The creation and evolution issue is so important because it is foundational to biblical authority, a Christian worldview and to the whole of Christianity.

    The suicidal death rattle of American fundie xianity.

  40. dingojack says

    The creation and evolution issue is so important because it is foundational to biblical authority, a Christian worldview and to the whole of Christianity.’*

    Nope it’s foundational only to your delusional beliefs, not to the delusional beliefs of christians as a whole.
    Catholics, Anglicans and other Protestant sects (collectively making up the bulk of all christians in the west) certainly don’t feel that Genesis has to be taken as literally true in order to prop-up their belief system, it’s just your tiny minority (shrinking) sect that needs this.
    Dingo
    ——-
    * note: this quote should be read as if written in yellow Comic Sans

  41. says

    Modusoperandi:

    Besides, you forgot to carry the Jesus.

    I’m not even gonna consult with the ref on that one. You win.

    Do you want the internets delivered in a traveler’s cheque, or small unmarked bills?

  42. dingojack says

    Whoa hold those small, non-sequential, unmarked bills Avo!
    Everyone knows only John the Baptist (and a donkey) can carry the Jesus*.
    Dingo
    ——–
    * otherwise he’s all ‘noli me tangere’.

  43. bobcarroll says

    Sorry if I’m being repetitious, but look up her entry on the Encyclopedia of American Loons @329

  44. DaveL says

    The last time I carried the Jesus, he pointed back at our tracks and claimed he’d been carrying me the whole time, the ungrateful sod.

  45. says

    Do the people who claim radioisotope dating is unreliable (because they can’t believe radioactive decay rates are constant, otherwise that would disprove their preferred myth) set their watches by an atomic clock?

  46. dingojack says

    Stacy – sorry to be pedantic* but what Matthew 21:7 says, specifically, is something like:
    ‘They brought forth the ass and foal and lay on them riding cloths and apon these he [Jesus] sat.’**
    ‘These’ being the riding cloths, not both the ass and the foal.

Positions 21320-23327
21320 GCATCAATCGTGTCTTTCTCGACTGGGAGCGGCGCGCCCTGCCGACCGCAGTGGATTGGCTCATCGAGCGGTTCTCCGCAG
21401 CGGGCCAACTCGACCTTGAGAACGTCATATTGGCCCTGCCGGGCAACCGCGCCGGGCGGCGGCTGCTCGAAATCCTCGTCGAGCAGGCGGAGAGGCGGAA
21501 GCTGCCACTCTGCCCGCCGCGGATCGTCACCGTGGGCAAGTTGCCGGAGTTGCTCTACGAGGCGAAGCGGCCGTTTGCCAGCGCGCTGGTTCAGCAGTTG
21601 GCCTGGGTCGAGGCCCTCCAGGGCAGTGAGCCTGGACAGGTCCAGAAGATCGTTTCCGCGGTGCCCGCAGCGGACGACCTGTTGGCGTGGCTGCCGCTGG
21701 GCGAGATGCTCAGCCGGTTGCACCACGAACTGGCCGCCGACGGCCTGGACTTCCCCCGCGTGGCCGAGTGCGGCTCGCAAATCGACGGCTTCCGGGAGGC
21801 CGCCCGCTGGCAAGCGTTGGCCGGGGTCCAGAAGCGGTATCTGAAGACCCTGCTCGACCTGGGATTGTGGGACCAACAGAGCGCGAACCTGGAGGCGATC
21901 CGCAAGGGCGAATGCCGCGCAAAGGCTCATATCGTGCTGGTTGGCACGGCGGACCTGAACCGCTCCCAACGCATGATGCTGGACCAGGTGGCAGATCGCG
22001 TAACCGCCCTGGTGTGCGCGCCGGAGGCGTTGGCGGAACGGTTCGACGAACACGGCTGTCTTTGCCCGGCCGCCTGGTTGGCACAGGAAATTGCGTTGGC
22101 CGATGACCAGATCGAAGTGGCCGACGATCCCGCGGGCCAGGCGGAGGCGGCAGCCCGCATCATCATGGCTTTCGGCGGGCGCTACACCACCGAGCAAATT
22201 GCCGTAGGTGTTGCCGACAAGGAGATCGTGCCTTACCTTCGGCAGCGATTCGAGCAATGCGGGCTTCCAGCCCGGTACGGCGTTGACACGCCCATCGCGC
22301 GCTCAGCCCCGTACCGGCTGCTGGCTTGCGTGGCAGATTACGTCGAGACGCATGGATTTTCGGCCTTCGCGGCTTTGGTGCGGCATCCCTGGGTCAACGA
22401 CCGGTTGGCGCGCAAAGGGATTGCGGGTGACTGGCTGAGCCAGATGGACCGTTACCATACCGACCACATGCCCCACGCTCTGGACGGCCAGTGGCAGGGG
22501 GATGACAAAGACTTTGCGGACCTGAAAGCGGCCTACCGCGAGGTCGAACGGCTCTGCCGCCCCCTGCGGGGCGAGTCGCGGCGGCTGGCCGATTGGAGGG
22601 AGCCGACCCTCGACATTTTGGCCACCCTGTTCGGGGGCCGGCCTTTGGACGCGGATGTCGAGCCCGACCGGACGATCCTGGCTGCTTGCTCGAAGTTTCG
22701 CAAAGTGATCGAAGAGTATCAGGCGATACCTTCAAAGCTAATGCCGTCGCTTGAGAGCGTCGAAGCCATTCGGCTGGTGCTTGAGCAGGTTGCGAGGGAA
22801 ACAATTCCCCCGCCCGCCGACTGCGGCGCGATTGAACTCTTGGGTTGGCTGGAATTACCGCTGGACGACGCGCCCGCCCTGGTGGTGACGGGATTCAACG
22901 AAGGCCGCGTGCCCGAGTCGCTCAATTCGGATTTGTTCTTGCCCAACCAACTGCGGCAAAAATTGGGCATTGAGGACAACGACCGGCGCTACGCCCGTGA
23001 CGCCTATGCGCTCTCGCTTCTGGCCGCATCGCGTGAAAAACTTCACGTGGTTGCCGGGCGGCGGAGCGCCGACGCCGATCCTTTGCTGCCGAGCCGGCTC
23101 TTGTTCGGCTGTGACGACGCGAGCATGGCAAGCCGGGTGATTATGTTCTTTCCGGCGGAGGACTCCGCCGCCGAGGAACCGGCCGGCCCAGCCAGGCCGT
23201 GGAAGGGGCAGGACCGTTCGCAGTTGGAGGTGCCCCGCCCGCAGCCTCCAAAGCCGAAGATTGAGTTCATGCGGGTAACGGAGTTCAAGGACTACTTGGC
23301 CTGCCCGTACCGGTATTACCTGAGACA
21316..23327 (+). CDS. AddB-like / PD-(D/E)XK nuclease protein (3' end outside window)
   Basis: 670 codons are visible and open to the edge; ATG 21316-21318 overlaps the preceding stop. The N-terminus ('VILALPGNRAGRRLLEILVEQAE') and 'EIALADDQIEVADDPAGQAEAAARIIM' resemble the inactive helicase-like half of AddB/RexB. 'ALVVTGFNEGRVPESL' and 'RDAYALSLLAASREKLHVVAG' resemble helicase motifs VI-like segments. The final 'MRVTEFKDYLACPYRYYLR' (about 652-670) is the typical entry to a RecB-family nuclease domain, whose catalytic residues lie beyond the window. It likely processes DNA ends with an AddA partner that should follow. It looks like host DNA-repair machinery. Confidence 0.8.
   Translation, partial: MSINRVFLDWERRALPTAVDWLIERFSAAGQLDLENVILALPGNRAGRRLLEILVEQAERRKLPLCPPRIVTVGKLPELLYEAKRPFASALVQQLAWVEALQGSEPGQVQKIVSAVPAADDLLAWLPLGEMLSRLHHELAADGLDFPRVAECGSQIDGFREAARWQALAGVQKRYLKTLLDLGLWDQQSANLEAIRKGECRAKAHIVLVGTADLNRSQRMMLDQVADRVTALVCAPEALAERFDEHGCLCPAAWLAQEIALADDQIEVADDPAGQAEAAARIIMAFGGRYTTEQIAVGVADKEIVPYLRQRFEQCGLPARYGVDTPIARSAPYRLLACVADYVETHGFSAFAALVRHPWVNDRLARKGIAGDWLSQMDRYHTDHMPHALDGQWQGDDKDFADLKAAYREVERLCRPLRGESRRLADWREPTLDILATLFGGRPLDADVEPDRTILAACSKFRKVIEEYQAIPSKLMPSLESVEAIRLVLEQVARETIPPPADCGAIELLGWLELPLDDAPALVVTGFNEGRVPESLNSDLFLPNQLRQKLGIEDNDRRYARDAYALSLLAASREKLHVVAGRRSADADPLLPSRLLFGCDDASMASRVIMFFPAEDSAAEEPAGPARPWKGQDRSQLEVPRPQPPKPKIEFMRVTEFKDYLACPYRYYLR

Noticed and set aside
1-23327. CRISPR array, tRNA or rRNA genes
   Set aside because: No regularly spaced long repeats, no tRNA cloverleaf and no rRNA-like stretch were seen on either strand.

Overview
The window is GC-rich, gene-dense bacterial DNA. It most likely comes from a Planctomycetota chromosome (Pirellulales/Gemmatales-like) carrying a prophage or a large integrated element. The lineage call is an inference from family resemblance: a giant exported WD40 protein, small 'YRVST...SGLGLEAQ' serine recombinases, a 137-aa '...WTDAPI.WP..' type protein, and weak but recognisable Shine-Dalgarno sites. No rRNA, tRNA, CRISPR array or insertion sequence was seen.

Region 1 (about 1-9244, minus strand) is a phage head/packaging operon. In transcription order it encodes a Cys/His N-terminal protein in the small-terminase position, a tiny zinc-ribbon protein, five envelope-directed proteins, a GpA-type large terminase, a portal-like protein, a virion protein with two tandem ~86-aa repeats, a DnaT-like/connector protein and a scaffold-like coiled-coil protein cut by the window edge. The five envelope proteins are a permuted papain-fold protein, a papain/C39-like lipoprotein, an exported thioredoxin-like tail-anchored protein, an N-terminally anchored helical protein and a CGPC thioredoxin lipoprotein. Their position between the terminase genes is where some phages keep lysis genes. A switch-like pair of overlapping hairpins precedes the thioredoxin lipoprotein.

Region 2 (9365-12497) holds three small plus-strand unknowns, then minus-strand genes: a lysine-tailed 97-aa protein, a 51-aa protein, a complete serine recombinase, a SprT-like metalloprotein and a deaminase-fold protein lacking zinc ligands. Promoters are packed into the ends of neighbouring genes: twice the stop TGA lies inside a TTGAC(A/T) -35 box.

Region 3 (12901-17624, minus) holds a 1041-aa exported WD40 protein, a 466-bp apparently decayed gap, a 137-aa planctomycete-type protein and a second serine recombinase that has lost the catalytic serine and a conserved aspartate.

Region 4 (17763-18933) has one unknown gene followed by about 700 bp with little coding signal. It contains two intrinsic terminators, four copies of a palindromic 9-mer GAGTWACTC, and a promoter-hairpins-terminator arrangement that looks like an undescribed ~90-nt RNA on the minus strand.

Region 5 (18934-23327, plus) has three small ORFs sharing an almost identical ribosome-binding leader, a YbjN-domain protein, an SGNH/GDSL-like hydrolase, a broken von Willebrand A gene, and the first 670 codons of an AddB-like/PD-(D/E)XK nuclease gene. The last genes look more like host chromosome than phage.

Sorry*.
    Dingo
    ——-
    * I no I’m not. (Pedant is my middle name – so to speak) :)
    ** “ηγαγον την ονον και τον πωλον και επεθηκαν επανω αυτων τα ιματια αυτων και επεκαθισεν επανω αυτων.”

  47. says

    “Really? Please show the data. How was the experiment done? Under what conditions do the decay rates vary? How were those conditions applied? How much did the rates vary? Inquiring minds want to know.”

    You’re not serious, Ed. Inquirig minds at the YEC or in the brainpans of anyone who takes them seriously? Wanna buy a bridge to nowhere?

    “Astronomers find alcohol cloud spanning 288 billion miles phys. org/news 63346824.html‎”

    How late is that cloud open? And, do they serve nachos as a bar snack?

    “These are reasonable assumptions.”

    You are making an unwarranted assumption (two of them, actually) about the scientific intelligence/knowledge and the intellectual curiousity of a group who demonstrate little of either.

  48. says

    “Well, there’s your problem right there. You can’t use actual numbers. Besides, you forgot to carry the Jesus.”

    JESUS is the one does the carryin’, HERETIC!

    “The suicidal death rattle of American fundie xianity.”

    Unfortunately they can hold that note longer than Pavarotti.

  49. savagemutt says

    This is easily explained: as the universe ages, and the atoms get older, they don’t have the energy they once had.

    Also, they feel achy in the morning and sometimes have trouble peeing.

  50. says

    savagemutt “Also, they feel achy in the morning and sometimes have trouble peeing.”
    And some dribble then they don’t want to. Especially if you tell a joke. True story.

  51. Reginald Selkirk says

    Do the people who claim radioisotope dating is unreliable (because they can’t believe radioactive decay rates are constant, otherwise that would disprove their preferred myth) set their watches by an atomic clock?

    I see a couple comments like this. Atomic clocks are not based on radioactive decay, but on resonance properties of atoms.
    Wikipedia

    The principle of operation of an atomic clock is not based on nuclear physics, but rather on atomic physics and using the microwave signal that electrons in atoms emit when they change energy levels. …

  52. freehand says

    Reginald Selkirk: YEC and OEC are scientifically wildly incompatible. This is a serious challenge for the “big tent” strategy of the Discovery Institute and its Intelligent Design creationism.
    .
    Consistency is the hobgoblin of little minds. But not, I might add, believers. Also, too, we have always been at war with Eastasia.

  53. slavdude says

    DingoJack @49:

    No, you and all other heretics are heretical heretics: Only a Christopher can carry the Jesus!

    (But seriously, that’s what the name Christophoros means in Greek: The bearer of Christ.)

  54. boadinum says

    @ Raven #14:

    “…alcohol molecules in a distant galaxy…”

    Mr. Crusher, plot a course. Mr. Worf, start replicating pretzels. Warp 10, engage!

    I forget what the original post was about.